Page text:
One of the most exciting discoveries was the Cultivate Magic Plants feat, allowing you to grow plants that copy spell effects, but the price tag attached to them, especially when attached to something with the considerable disadvantages of being an immobile magical item, makes it entirely useless next to the crafting cost of regular magical items, especially if you have a GM that's willing to allow players to use the rules on creating new magical items. Just for an example, a goodberry bush can fully feed 2 people per day forever... for 4000 GP to craft. While you could make an item to infinitely cast goodberry for 2000 gp if you have to wear it, or better yet create food and water (for about 30000).

In conclusion, the book has a lot of cool stuff in it, but only for GMs. Players won't be able to make good use of many of the archetypes and feats as they revolve too much around staying in a single environment or working with nonsensical restrictions. While many of the feats are just too focused (or expensive) to be useful except to an NPC. GMs, grab it, it's got good stuff, but players will (and should) probably stick to what they've already got.


Everything I wanted from Ultimate Wilderness

4/5

Great race write ups, a fun new class (that doesn't require a ton of source books to play) and tons of information and systems to run a wilderness adventure or spice up the wilderness sections of any game. Definitely happy to add this one to my bookshelf.


Reprinted material, lack of clarity

1/5

First off, I'm a huge fan of Pathfinder. But I'm not a fan of "Ultimate Wilderness." There are a number of issues with the content in the book, mostly the clarity of language. A lot of the rules seem unclear and not straightforward. The shifter is the biggest example of this.
To be honest I was looking forward to the shifter, being far more robust than it actually is. And I understand that this is my issue with what I expected from them, but what built up my anticipation of the shifter was the quality of past classes released by Paizo: summoner, alchemist, witch, bloodrager, investigator, brawler, spiritualist, medium (even if it isn't harrowed), magus, ninja, hunter and so on and so forth.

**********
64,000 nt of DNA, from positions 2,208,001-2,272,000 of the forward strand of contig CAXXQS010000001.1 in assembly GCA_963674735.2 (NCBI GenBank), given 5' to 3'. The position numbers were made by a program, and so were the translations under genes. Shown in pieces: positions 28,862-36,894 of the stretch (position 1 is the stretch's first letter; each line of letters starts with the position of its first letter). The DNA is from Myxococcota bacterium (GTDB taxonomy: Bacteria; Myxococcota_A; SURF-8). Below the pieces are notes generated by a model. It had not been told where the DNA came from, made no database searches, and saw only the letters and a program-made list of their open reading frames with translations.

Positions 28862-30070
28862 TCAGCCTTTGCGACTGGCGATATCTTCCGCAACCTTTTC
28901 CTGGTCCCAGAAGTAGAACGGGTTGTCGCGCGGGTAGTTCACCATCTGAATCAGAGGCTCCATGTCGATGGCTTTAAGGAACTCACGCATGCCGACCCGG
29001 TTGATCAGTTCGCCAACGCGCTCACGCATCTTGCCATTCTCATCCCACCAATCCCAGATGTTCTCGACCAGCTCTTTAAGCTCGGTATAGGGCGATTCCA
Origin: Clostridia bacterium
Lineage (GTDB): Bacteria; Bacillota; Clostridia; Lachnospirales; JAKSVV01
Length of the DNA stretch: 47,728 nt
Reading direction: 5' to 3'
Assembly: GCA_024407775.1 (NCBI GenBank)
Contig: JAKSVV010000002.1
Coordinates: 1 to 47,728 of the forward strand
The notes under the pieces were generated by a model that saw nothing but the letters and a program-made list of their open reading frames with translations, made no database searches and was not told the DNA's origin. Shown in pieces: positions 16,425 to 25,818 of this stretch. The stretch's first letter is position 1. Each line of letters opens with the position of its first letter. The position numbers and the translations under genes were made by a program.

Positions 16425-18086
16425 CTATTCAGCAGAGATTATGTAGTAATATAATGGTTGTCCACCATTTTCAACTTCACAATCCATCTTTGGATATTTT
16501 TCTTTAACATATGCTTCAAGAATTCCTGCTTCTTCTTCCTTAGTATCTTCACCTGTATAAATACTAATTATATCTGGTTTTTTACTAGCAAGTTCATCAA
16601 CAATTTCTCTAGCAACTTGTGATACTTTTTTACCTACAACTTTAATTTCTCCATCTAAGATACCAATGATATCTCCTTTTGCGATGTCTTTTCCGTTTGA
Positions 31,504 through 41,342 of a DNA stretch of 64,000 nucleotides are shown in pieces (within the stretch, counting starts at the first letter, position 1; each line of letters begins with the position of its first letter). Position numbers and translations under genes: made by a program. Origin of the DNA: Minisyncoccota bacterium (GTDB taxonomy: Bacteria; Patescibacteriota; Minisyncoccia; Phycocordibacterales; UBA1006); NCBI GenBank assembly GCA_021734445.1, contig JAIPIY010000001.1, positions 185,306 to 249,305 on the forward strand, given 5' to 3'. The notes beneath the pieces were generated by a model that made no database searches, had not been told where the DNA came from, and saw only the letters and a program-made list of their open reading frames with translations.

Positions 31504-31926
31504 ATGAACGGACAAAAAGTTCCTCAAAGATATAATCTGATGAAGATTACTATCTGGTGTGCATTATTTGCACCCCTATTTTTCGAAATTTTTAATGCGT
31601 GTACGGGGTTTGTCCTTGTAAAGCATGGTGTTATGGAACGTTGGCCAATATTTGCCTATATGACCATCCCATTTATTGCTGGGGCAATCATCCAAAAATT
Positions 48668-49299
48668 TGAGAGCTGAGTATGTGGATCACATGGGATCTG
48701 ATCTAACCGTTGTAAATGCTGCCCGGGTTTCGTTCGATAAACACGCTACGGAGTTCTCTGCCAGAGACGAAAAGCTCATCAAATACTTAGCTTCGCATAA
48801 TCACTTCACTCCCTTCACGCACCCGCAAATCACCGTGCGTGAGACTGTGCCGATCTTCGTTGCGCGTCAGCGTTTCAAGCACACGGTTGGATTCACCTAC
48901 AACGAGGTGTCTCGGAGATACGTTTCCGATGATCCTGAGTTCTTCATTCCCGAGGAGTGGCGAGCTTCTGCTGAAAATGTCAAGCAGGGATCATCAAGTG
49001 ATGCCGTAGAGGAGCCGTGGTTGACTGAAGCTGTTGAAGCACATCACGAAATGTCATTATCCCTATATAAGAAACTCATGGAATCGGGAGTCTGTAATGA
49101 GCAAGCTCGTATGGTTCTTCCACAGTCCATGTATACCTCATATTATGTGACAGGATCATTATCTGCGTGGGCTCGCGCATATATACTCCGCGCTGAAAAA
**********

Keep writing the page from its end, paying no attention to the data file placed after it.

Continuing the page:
Past that, I'm not a big fan of the reprinted material because I buy the smaller books. If I'm buying the smaller books why would I want to buy them again with a hardcover?
That being said, I'm still a big Pathfinder fan, but I'd like for future releases to take a different developmental cycle than what "Ultimate Wilderness" received. This book seems like it lacked editing and playtesting.


4/5


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Behold!

TOC Spoilers:

INTRODUCTION 4

CHAPTER 1: WILDERNESS HEROES 6
Gathlains 9
Ghorans 15
Vine Leshys 20
Shifter 26

CHAPTER 2: ARCHETYPES AND CLASS OPTIONS 32
Alchemist 34
Barbarian 36
Bard 40
Brawler 42
Cavalier 44
Druid 46
Fighter 50
Hunter 52
Investigator 56
Kineticist 58
Monk 64
Occultist 66
Oracle 68
Paladin 70
Ranger 72
Rogue 76
Shifter 78
Skald 84
Slayer 86
Witch 88
Other Archetypes and Class Options 91

CHAPTER 3: FEATS 98
Types of Feats 100
Feat Descriptions 100
Feat Table 101

CHAPTER 4: MASTERING THE WILD 122
Discovery and Exploration 124
The First World 128
Foraging and Salvaging 134
The Green Faith 136
Harvesting Poisons 142
Hazards and Disasters 146
Herbalism 152
Spells of the Wild 156
Trophies and Treasures 162
Weather 165
Wilderness Traps 172

CHAPTER 5: COMPANIONS AND FAMILIARS 174
Magic Item Slots 176
Animal Companions 178
Plant Companions 182
Vermin Companions 184
Animal Companion Archetypes 186
Familiars 190
Familiar Archetypes 210
Companion Tricks 214
Companion Feats 217

CHAPTER 6: SPELLS 220
Spell Lists 222
Spells 227
Nature Rituals 238

CHAPTER 7: GEAR AND MAGIC ITEMS 240
Adventuring Gear 242
Alchemical Tools 245
Magic Items 246
Magic Plants 247
Wondrous Items 250

INDEX 252

Spoiler:
I'll let other people share spoilers from the book.

Spoiler:

EXPLOSIVE RUNES!

Scampers off into the wilds

Grand Lodge

1 person marked this as a favorite.
Pathfinder Adventure, Rulebook Subscriber; Pathfinder Battles Case Subscriber

Well, I suppose I should go read the shifter now.

Silver Crusade

4 people marked this as a favorite.
Pathfinder Companion, Starfinder Adventure Path, Starfinder Roleplaying Game, Starfinder Society Subscriber; Pathfinder Roleplaying Game Superscriber

FOUR PAGES OF BARBARIAN ARCHETYPES?!?!

Sqqqqqqqqqquuuuuuuuuuueeeeeeeeee!!!!